BORN to HOST
Jean-philippe De Haes has been honing his hospitality skills all over the world with the Hilton brand for 12 years, but his welcoming personality was developed to perfection a long time before. Now as the general manager of Hilton Garden Inn Bali Ngurah R
Q: You’ve been in the industry for quite a long time, how did you know that this is what you wanted to do?
A: When I was little, we had so many family parties, and I was running around, making sure everybody had some food, drinks, and playing the host. At about 15, I started working in a restaurant called A La Vieille Forge in Remicourt, a small village in Belgium where I came from, which was also a function space, so I served for weddings and different kinds of events. What I really enjoyed was, just for one moment, I was part of another person's life. When I was working for weddings for instance, we had to start very early and finish very late, but it was rewarding because I felt like a part of their family, making sure they had this memorable moment. I was only serving, nothing extraordinary, but I was doing it from my heart. I realised I wanted to make people happy, making sure they felt good and ate well. I knew from then that I would be in the hospitality business. You have to be passionate and work a lot of hours, but the smiles of the people are rewarding.
Q: What would you say are the highlights of your career?
A: I have had the chance to play different roles with Hilton, which have been essential to build my experience and knowledge as I cover many areas. I was the director of finance for quite a long time, the director of business development in France and also the director of operations at the amazing and unique Hilton Pattaya. The brand gave me these opportunities and it has always supported me. The other highlight is to have worked in many different countries, in Europe, in the US and now in Asia. I have to say I don't know how to move away from Asia. I've worked in Thailand before, and now in Bali, Indonesia, it's just super nice.
Q: Do you have any memorable moment from your journey in the hospitality scene that you want to share?
A: When I was working at Hilton Strasbourg in France, I was staying in the hotel that night, and they called me at 2AM to inform me that Lionel Richie was at the reception and asked me to help. I thought it was a joke. I put on my shirt and tie – it was a red tie, I remember. I came down and Lionel Richie was there. He was with his crew, they had a concert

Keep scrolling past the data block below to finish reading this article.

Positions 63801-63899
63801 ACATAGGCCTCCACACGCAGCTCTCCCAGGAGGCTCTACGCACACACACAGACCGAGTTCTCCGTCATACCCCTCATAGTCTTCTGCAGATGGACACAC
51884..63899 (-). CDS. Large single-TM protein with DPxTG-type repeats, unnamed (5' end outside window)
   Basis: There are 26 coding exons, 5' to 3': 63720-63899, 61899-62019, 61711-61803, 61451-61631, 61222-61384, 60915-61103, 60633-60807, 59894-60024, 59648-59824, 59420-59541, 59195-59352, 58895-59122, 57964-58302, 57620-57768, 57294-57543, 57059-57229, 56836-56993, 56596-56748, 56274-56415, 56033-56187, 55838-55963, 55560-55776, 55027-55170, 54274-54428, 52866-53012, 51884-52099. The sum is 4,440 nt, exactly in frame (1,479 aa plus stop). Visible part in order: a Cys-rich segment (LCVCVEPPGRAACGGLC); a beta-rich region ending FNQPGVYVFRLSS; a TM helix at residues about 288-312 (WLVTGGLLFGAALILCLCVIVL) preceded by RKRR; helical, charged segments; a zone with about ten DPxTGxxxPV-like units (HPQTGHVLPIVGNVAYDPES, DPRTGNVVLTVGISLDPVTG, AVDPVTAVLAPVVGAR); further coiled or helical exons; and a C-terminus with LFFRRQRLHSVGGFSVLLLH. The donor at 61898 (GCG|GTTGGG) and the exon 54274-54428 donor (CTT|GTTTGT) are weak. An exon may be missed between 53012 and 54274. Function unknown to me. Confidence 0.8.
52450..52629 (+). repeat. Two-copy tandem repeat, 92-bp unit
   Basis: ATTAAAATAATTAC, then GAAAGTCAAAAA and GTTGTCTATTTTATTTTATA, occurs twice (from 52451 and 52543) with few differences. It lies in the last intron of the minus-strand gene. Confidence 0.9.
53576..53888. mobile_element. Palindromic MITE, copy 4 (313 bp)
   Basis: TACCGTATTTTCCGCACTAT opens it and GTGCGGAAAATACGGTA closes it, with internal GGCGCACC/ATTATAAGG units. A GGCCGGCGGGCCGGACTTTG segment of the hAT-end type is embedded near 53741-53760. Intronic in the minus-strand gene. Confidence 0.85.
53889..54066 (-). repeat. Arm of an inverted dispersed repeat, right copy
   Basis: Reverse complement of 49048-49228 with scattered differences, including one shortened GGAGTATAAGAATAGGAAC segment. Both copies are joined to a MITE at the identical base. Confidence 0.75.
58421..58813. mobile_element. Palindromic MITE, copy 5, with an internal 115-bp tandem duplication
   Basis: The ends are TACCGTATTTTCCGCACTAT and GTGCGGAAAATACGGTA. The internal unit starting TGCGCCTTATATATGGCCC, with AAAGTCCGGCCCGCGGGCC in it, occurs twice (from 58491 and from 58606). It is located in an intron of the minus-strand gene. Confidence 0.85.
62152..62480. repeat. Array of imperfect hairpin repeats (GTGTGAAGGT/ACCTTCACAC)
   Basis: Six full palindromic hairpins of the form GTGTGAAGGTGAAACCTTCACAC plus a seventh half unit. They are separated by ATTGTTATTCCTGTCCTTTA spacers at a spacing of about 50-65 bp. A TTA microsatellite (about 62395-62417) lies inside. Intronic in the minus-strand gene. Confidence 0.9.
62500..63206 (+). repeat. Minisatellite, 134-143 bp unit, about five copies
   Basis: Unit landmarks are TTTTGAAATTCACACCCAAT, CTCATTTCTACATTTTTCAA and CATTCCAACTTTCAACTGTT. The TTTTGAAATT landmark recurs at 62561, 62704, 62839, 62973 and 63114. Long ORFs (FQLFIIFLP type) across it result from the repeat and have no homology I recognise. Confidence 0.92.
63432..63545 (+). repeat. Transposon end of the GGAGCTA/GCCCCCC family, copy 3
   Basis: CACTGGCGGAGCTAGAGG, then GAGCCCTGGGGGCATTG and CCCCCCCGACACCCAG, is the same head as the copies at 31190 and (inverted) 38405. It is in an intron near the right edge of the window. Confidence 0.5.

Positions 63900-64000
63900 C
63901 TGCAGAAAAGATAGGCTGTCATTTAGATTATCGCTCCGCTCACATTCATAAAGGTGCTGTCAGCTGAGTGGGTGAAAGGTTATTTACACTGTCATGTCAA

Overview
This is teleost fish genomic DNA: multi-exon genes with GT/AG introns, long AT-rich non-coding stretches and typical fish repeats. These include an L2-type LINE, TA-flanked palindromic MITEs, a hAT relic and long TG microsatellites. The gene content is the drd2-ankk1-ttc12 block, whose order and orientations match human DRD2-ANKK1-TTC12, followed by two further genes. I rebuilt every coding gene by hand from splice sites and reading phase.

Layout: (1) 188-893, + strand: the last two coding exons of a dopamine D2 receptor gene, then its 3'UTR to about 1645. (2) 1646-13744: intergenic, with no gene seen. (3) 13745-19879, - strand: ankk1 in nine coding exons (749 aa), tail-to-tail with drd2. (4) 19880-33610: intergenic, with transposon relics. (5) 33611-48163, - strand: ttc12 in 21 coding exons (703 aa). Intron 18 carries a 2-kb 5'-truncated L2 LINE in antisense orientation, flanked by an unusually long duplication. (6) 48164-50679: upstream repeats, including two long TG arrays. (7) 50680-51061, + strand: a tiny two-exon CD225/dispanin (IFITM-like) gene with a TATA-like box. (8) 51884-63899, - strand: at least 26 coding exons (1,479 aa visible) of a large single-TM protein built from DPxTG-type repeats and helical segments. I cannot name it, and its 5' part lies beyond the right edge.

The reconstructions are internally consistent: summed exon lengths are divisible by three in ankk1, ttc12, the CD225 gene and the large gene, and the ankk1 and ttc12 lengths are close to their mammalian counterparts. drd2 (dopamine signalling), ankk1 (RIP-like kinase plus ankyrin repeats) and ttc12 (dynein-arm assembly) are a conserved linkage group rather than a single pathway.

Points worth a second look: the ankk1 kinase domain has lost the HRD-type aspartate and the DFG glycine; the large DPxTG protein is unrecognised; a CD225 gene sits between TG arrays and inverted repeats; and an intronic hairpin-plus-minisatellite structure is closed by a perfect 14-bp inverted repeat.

in Germany – near the border – and had a technical problem with their jet, so they were looking for the closest hotel and were sure to be welcomed at any time in a Hilton. I was there with the barman who was finishing his shift, and we had to cook because there was no one else there. We both made some club sandwiches, French fries, and hot chocolate for them. They were so friendly and really thankful.
Q: What’s the biggest challenge that you’ve ever faced?
A: It was actually here, when we were about to open the hotel. I arrived exactly 51 days before the opening, so in a very short time, I had to get to know the hotel, what was ongoing and what needed to be done. The opening itself was my biggest challenge – from which I learned so many different things. All went well as I had the support from the brand, my team and family.
Q: Bearing in mind Hilton’s strong identity, do you think it’s difficult to bring in new ideas and innovations?
A: Yes, it is, but innovation is essential. We continually strive to anticipate and cater to the evolving needs and preferences of our guests. At our core, we are a business of people serving people, so our team members provide exceptional experiences. The thing is, competitors can copy us, but they can't copy our team members. So we focus a lot on the culture and the different opportunities for each of them. We can see so many positive comments on the hotel in social media, especially on the helpfulness of the staff, which makes me proud of them.
Q: What do you think of the hospitality trend in Bali?
A: There's a bright future for Bali. In 2016 Bali had a more than 20 percent increase in visitors. And the island has so much to offer: amazing culture, food and the beach. The trend is positive for Bali, I can see it continuing to grow. I hope it will keep its spirit, though. You have to live here in Bali to understand it, really. There's something here that you can't describe, and I hope it's going to stay that way forever.
Q: What advice would you give to new, young hoteliers trying to make a break in the industry?
A: Communication is key. Also, sometimes young people want to get many responsibilities very fast. Yes, it's good they're ambitious, but they also have to take the time. In my career it has helped to get some experience first. And speak different languages. English for sure, but Chinese would be a great asset in the future.